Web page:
Once you open up the bank reconciliation module, you will find a list of all the deposits and withdrawals that are in your books. If you are using a spreadsheet to reconcile your bank, create a new copy of your template for the current period.

3. Reconcile the deposits

If you have already recorded all of your deposits in your accounting software, you should be able to match each deposit to a line item on the bank statement.

Bank statements will list cash and electronic deposit separately. Deposits from different electronic sources (credit cards, Paypal, Zelle, wires, etc) will show up as separate deposits on the bank statement. It will also try to include a description (although it’s sometimes a bit vague) of the deposit.

4. Reconcile checks

Reconciling checks is the easiest step in a bank reconciliation. Your bank statement will list each check in numerical order. For each check that appears on the bank statement, you cross off the check number in your accounting software or spreadsheet.

Once you’ve checked off all the cleared checks in your accounting software, you can verify the total amount of checks paid.

5. Reconcile any electronic payments

Though most companies are diligent about recording checks written to vendors and employees, electronic payments are more often overlooked within the company’s records.

Electronic payments include ACH payments, merchant fees, bank fees, and interest payments. If any of these payments have not been recorded, they should be recorded during the bank reconciliation process. 

6. Compare the cleared balance to the bank balance

Once you’ve checked off all the cleared checks, electronic payments, and deposits, you will have calculated a cleared balance for your books. This balance should match the bank statement at the end of the reconciliation period. If the balances don’t match, you’ll need to go back and investigate the source of the discrepancy. If the balances match, you’ve completed your reconciliation.

To make it even easier, we created a free bank reconciliation template here

How to use a bank reconciliation template

First, to edit this bank reconciliation Google Sheet, you’ll need to go to “File”, then “Make a copy”. You’ll be able to edit the copy for your purposes. 

The bank reconciliation template has three tabs.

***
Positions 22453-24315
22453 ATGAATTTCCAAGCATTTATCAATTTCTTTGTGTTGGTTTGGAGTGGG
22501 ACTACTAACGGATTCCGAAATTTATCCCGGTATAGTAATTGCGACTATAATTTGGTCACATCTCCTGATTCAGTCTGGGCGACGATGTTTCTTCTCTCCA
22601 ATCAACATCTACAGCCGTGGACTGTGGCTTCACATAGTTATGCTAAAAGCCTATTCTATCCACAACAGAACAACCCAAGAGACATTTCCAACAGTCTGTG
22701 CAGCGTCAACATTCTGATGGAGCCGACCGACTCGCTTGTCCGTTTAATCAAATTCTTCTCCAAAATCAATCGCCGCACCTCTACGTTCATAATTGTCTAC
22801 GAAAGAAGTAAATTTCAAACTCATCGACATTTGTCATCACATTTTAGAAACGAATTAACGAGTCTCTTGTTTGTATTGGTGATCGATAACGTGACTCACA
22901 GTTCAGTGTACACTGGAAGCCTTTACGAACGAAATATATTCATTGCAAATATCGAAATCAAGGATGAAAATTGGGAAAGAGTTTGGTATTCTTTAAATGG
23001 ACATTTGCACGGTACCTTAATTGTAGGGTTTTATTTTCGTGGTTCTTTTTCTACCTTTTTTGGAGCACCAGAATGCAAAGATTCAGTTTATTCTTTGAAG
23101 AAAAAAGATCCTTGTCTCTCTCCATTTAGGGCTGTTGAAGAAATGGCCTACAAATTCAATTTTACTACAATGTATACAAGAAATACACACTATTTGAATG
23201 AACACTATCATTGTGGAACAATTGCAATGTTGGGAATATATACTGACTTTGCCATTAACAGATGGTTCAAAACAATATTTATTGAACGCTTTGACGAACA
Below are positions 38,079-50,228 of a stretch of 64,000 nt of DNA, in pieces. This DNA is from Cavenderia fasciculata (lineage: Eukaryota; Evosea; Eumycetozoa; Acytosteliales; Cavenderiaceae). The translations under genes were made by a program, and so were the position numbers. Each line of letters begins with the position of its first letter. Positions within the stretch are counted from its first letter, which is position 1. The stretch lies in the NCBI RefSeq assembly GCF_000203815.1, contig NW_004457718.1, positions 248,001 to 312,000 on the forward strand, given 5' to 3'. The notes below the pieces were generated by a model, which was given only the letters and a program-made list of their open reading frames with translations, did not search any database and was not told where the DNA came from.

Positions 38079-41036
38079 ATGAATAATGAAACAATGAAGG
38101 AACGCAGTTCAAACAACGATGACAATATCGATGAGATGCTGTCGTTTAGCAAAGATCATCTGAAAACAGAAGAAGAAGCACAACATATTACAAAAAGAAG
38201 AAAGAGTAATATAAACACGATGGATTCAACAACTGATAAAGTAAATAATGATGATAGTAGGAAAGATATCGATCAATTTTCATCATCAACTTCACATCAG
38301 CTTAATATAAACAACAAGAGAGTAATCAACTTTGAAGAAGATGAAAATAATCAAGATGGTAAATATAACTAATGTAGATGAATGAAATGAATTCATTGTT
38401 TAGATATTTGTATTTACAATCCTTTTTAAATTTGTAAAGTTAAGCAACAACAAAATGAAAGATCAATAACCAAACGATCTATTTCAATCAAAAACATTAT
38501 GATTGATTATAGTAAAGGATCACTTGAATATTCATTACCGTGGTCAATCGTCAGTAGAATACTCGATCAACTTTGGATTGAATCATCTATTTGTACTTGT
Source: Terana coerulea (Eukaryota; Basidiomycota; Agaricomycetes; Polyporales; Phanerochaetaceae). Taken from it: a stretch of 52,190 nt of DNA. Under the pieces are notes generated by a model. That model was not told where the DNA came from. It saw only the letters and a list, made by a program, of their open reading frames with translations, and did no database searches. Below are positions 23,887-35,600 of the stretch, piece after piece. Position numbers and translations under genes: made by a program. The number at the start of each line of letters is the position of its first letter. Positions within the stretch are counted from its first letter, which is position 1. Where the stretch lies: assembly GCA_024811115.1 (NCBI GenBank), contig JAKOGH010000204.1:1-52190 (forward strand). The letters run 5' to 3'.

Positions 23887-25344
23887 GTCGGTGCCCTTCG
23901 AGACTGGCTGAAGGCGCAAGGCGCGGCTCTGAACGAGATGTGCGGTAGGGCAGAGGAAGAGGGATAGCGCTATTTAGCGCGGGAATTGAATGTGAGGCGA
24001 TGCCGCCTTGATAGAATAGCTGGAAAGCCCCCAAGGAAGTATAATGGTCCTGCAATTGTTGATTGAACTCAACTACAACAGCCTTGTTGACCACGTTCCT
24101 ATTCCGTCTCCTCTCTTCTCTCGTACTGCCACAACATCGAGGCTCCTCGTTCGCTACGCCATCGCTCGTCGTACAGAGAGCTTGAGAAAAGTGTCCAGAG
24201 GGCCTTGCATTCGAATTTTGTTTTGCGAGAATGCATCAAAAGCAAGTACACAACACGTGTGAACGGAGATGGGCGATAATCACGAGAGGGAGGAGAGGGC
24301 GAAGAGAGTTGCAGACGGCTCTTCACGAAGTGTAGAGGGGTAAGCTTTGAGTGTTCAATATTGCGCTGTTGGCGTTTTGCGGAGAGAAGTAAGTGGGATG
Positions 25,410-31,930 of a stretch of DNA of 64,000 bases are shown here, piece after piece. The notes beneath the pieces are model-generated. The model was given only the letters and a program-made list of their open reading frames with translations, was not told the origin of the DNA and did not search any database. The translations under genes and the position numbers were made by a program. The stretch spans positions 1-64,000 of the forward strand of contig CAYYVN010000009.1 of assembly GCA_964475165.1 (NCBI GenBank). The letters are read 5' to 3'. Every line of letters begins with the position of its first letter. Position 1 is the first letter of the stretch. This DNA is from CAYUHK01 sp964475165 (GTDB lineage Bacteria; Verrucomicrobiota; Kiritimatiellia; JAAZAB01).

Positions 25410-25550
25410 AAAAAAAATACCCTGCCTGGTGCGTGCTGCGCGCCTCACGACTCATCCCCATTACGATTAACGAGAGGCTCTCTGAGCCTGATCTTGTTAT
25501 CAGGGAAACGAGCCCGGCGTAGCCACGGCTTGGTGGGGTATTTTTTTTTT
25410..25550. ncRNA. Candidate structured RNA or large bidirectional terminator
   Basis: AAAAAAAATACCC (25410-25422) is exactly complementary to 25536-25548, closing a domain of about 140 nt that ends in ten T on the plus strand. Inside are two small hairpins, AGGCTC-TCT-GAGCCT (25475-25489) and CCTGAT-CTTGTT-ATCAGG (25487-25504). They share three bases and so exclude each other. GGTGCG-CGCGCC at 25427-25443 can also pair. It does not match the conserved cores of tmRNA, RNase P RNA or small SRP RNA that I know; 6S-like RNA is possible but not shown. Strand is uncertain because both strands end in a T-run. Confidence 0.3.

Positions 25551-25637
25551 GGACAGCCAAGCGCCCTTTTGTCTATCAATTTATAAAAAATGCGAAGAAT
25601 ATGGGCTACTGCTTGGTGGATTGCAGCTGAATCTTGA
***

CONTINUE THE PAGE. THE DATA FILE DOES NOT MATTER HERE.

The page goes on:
• Template – This shows you how to use the template. It has the instructions and explanation for each row of the bank reconciliation.
  • Bank Rec – This tab includes an example of bank reconciliation to show you how to reconcile a bank account. 
  • Checks – In this tab, you can track checks written during the period of time you are tracking.

Update dates and balances

To get started, update the dates for the period you are reconciling. For simplicity, we’ll use the month of January 2021 as an example. 

Start by inputting the bank balance as of December 31, 2020, into Cell B5 and Cell C5. Take the ending bank balance and put the figure in C9. 

Continue grabbing numbers from the bank statement for the deposits (input into B6), checks that cleared the bank (input into B7), and other transactions such as electronic withdrawals (input into B8). Once you’ve entered these numbers, the template should calculate the ending bank balance in Cell B9. The calculated value in B9 should match the ending bank balance you input directly from the bank in C9. If these figures don’t match, go back and review the inputs in B5-B8.

Review your deposits

The next step is to review the deposits in your books. Identify any deposits in January 2021 that your bank has not received. This might include check payments or electronic deposits that are in pending status as of January 31, 2021. Total these payments and put the value in B10. 

It often takes vendors a while to cash checks. You should have a list of checks written prior to January 31, 2021, and note which ones have not been cashed. (See the Checks tab of the workbook for an example of how to track this.) The total of these outstanding checks should be entered in C11. 

In B12, you’ll want to identify any other pending transactions. These may include debit and ACH payments that are in pending status as of January 31, 2021. 

After you’ve entered these figures, calculate the cash available in B13. These are the funds in your bank that are free for your company to spend.

How to record bank reconciliations

In your accounting software, each bank transaction should show up as “cleared” once the bank processes it. In electronic systems, once you’ve processed a bank rec in the system, a “cleared” tag will appear. For manual systems, you will have to manually identify the cleared transactions. See the Checks tab for an example of how to track cleared checks.

A journal entry

You may need to make journal entries to record missing transactions that are in your bank account but recorded (yet) on your books. A common example is the interest payment from the bank each month. You won’t know exactly how much interest the bank has paid you until you have your statement. As a result, you should record the interest income during the bank reconciliation process.